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RAMALLAH, West Bank (CNN) -- Palestinian Authority President Mahmoud Abbas appealed for calm late Sunday after protests by long-unpaid police officers led to violent clashes in Gaza that left nine people dead.
The rioting grew out of demonstrations against the cash-strapped Palestinian government led by the Islamic militant movement Hamas, which has been unable to pay police or other government workers for months.
Palestinian security sources said the demonstrations in Gaza turned into violent street clashes, leaving at least nine people dead and 90 others wounded. There were no reports of injuries in separate West Bank protests.
Abbas, the leader of the rival Fatah movement, called for unity and said the clashes could lead to "catastrophic" turmoil.
"I appeal to all factions to be responsible, to abandon their differences and to ensure dialogue, especially in the time we are facing an Israeli threat to reoccupy Gaza Strip," he said in a televised speech Sunday night.
Periodic clashes have rocked the streets of Gaza since Hamas won control of the Palestinian government earlier this year.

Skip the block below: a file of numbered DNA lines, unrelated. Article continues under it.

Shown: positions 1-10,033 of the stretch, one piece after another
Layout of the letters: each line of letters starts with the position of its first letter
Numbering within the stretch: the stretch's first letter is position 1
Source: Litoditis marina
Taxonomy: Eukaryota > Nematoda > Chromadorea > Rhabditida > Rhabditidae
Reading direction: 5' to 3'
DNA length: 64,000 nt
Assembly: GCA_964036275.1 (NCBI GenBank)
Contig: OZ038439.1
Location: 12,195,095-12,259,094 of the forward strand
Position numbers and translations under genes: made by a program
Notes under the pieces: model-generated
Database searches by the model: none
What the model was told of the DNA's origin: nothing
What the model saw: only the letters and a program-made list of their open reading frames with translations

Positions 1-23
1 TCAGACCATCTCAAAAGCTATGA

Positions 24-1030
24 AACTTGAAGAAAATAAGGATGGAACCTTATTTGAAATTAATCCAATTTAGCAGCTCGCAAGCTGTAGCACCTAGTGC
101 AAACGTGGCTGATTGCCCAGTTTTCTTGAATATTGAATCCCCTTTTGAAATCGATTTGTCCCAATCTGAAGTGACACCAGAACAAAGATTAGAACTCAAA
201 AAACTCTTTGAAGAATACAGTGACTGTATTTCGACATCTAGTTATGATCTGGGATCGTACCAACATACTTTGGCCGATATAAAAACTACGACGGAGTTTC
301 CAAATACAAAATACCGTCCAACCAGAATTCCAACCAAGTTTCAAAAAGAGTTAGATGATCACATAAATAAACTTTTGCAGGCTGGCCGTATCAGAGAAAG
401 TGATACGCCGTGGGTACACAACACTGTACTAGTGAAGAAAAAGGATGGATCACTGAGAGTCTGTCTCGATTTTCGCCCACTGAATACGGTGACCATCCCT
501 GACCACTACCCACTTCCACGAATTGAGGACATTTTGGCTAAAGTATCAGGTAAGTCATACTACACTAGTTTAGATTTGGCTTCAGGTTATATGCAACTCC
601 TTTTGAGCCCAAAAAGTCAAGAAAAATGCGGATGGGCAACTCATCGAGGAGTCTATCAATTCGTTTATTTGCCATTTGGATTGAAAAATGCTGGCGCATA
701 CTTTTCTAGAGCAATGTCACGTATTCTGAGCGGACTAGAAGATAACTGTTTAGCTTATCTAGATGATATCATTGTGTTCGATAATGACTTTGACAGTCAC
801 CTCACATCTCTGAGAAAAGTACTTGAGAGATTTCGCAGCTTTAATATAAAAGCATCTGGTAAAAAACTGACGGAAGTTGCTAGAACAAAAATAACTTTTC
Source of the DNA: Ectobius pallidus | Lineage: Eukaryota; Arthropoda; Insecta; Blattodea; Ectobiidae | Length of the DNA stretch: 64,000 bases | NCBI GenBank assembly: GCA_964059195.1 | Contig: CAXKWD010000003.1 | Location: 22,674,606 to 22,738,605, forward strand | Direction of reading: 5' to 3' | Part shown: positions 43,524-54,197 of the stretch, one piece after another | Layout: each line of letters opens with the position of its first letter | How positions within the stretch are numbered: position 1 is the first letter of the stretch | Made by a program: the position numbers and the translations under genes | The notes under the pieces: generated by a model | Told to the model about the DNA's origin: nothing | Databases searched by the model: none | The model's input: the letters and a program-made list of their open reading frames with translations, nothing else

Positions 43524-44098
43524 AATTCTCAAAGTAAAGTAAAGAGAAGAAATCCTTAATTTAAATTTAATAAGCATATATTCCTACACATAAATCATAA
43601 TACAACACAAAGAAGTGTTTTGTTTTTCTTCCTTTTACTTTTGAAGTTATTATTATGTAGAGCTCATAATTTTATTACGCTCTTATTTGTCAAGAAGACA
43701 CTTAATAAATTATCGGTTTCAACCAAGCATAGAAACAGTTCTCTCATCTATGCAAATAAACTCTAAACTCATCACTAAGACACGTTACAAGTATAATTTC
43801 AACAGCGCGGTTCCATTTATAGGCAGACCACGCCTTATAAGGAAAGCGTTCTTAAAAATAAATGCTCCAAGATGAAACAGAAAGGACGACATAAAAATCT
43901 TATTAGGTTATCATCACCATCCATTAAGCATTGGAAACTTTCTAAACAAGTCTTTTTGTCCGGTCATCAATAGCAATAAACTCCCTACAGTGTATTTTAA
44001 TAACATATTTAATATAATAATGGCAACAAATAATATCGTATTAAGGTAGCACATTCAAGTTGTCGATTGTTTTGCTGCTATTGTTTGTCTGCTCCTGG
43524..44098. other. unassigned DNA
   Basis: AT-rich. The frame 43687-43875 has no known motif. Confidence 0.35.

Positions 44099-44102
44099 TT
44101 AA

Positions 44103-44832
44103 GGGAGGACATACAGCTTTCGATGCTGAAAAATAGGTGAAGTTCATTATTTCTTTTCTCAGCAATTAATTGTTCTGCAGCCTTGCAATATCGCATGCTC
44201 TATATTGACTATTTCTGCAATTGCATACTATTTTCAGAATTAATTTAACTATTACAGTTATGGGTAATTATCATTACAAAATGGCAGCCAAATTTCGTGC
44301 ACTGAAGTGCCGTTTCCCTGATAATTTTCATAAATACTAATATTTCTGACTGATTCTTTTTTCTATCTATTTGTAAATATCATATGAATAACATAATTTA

Hamas refuses to recognize Israel's right to exist and has been designated as a terrorist organization by Israel, the United States and the European Union.
All three cut off international aid to the Palestinian government after Hamas took control, demanding that it renounce terrorism and drop its call for Israel's destruction.
Sunday's violence in Gaza began when Palestinians took to the streets to protest seven months without a paycheck. Hamas sent its executive security force into the streets to confront the protesting police, security sources said.
Most Palestinian police and security forces are Fatah loyalists. But Abbas ordered all police and security forces to end their role in the demonstrations and demanded that Prime Minister Ismail Haniya's government end the crisis through "peaceful and democratic means."
In the West Bank, protesters broke into the Council of Ministers building in Ramallah that houses the ministers' offices, set a fire and threw papers and files from the windows, the security sources told CNN.
Video of the aftermath showed smoke coming out of the windows and scattered papers surrounding the building, but the outside of the building showed little damage.
Smoke from burning tires was seen rising near the parliament building in Gaza City, and sporadic gunfire could be heard. Among those reported dead were a member of the presidential guard, a Hamas security officer, a police officer and a 15-year-old, the sources said.
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